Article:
Reality TV

Is SAS Australia really “as fake as MAFS”? Deep dive into how real the military show actually is

According to a real ex-SAS officer, it's pretty spot-on.
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For as long as there has been reality TV, there have been questions about how real these shows actually are and SAS Australia is no different.

With two seasons of the already under the show’s belt and a third on the way, contestants have been confronted with some very real-looking challenges.

Contestants have spoken out after SAS on whether the show is real or fake.

(Image: Channel Seven)

The military-style show has had stars like Jana Pittman, Mark Philippoussis and Sam Burgess jump out of planes and undergo harrowing interrogations.

Meanwhile, recruits like Anna Heinrich and Locky Gilbert were on fire – literally.

So how much of what we see on the gruelling show is real, and what is just for the cameras?

According to an anonymous ex-SAS officer, the recruitment course the celebrities are put through looks a lot like the real thing.

“It’s a fairly decent adaptation of the selection process, but the key point of difference is that while the TV show is filmed over two weeks, the real SAS selection takes six months,” ‘Officer X’ told Mamamia in 2021.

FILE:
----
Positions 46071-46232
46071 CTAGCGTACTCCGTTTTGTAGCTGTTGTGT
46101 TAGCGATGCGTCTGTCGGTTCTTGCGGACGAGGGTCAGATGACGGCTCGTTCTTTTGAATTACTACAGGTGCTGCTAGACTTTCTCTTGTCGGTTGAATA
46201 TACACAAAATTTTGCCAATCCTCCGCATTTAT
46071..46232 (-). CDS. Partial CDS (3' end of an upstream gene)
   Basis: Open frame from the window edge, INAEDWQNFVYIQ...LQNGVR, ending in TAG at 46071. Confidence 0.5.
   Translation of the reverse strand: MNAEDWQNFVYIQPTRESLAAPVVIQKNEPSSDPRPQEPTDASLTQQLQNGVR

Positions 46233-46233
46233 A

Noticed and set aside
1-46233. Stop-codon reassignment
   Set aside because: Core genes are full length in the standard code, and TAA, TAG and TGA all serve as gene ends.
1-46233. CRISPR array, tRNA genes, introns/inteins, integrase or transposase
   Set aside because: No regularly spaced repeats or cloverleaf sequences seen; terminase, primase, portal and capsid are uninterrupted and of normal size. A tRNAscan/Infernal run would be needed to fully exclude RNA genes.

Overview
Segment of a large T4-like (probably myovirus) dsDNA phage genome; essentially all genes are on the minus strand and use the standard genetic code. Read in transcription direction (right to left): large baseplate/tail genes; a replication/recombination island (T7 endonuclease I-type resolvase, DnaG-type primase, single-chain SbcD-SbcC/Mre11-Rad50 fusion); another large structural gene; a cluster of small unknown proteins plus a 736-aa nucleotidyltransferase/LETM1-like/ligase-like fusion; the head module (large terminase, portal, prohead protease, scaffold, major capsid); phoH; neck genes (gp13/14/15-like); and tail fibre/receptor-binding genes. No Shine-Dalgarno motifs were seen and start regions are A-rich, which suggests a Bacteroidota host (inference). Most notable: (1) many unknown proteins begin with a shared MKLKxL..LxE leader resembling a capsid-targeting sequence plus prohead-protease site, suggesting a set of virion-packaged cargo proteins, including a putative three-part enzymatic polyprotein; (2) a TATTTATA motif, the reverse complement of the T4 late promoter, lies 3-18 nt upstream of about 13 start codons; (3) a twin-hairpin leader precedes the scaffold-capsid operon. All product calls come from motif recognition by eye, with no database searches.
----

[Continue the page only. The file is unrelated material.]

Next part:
But he said “all that emotional s–t” we see from the contestants is just for the cameras, and the bare-bones base camp the celebrities call home is “pretty luxurious” compared to real SAS recruitment.

The ‘interrogations’ are also “well off” base, Officer X revealing that the real thing is much more brutal and will “basically break you”.

But that doesn’t really make for weeknight reality TV viewing, now does it?

Following AFL star Jason Akermanis’ departure from the 2023 season, he called out the show for being fake while speaking on 2Day FM’s Hughesy, Ed & Erin.

“They lie all the time. What they don’t show you is when they record something, they put it to the test audience,” he said.

In the first episode, contestants were ‘buried alive’ in a coffin for 45 minutes – but Jason claimed it was only 15 minutes.

“They lie all the time.”

(Image: Seven)

As for what else the show gets right, Officer X said the regular yelling and punishments are pretty spot on, especially when someone has an attitude problem.

“You are constantly reminded that this is a ‘team’ thing. You are part of a team, you support the team, you protect the team.”

An anonymous recruit from last season told the Daily Mail that there were plenty of “fake” moments in the show, including scripted interactions and clever editing to make certain scenes more dramatic.

They also claimed that the winner is chosen in advance, telling the outlet: “We knew from day one, when we lined up for the promotional photos, who’d be there at the end.

An insider claimed Sam Burgess was chosen as season two’s winner ahead of time.

(Image: Channel Seven)

“This guy is front, row and centre in every group photo and was portrayed in glowing terms throughout the entire season.”